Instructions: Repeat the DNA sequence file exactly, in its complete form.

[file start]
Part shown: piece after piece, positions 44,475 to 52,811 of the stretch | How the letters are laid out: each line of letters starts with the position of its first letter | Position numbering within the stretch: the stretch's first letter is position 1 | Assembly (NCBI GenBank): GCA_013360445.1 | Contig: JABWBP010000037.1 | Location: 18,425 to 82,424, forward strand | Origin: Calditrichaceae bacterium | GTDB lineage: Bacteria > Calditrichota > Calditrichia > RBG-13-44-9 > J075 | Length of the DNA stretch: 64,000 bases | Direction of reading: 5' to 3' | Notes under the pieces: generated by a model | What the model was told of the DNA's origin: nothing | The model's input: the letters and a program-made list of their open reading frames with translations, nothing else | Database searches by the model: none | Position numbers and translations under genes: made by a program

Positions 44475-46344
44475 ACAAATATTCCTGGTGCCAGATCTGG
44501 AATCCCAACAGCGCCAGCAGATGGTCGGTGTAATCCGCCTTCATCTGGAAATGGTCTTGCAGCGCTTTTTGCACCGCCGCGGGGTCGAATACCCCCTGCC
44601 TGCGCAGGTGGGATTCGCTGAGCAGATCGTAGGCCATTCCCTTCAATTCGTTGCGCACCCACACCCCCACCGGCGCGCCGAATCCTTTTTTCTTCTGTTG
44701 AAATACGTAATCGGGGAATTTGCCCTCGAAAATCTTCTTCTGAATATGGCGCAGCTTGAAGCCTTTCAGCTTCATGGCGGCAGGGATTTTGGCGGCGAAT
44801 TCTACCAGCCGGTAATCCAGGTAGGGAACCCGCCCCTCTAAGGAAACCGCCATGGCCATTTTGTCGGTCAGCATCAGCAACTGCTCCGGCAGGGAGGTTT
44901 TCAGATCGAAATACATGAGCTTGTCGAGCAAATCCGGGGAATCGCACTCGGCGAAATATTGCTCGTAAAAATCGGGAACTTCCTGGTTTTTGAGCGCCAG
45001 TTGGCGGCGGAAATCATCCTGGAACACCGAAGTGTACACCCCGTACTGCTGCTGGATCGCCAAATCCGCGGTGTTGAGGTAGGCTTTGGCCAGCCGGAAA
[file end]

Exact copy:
Part shown: piece after piece, positions 44,475 to 52,811 of the stretch | How the letters are laid out: each line of letters starts with the position of its first letter | Position numbering within the stretch: the stretch's first letter is position 1 | Assembly (NCBI GenBank): GCA_013360445.1 | Contig: JABWBP010000037.1 | Location: 18,425 to 82,424, forward strand | Origin: Calditrichaceae bacterium | GTDB lineage: Bacteria > Calditrichota > Calditrichia > RBG-13-44-9 > J075 | Length of the DNA stretch: 64,000 bases | Direction of reading: 5' to 3' | Notes under the pieces: generated by a model | What the model was told of the DNA's origin: nothing | The model's input: the letters and a program-made list of their open reading frames with translations, nothing else | Database searches by the model: none | Position numbers and translations under genes: made by a program

Positions 44475-46344
44475 ACAAATATTCCTGGTGCCAGATCTGG
44501 AATCCCAACAGCGCCAGCAGATGGTCGGTGTAATCCGCCTTCATCTGGAAATGGTCTTGCAGCGCTTTTTGCACCGCCGCGGGGTCGAATACCCCCTGCC
44601 TGCGCAGGTGGGATTCGCTGAGCAGATCGTAGGCCATTCCCTTCAATTCGTTGCGCACCCACACCCCCACCGGCGCGCCGAATCCTTTTTTCTTCTGTTG
44701 AAATACGTAATCGGGGAATTTGCCCTCGAAAATCTTCTTCTGAATATGGCGCAGCTTGAAGCCTTTCAGCTTCATGGCGGCAGGGATTTTGGCGGCGAAT
44801 TCTACCAGCCGGTAATCCAGGTAGGGAACCCGCCCCTCTAAGGAAACCGCCATGGCCATTTTGTCGGTCAGCATCAGCAACTGCTCCGGCAGGGAGGTTT
44901 TCAGATCGAAATACATGAGCTTGTCGAGCAAATCCGGGGAATCGCACTCGGCGAAATATTGCTCGTAAAAATCGGGAACTTCCTGGTTTTTGAGCGCCAG
45001 TTGGCGGCGGAAATCATCCTGGAACACCGAAGTGTACACCCCGTACTGCTGCTGGATCGCCAAATCCGCGGTGTTGAGGTAGGCTTTGGCCAGCCGGAAA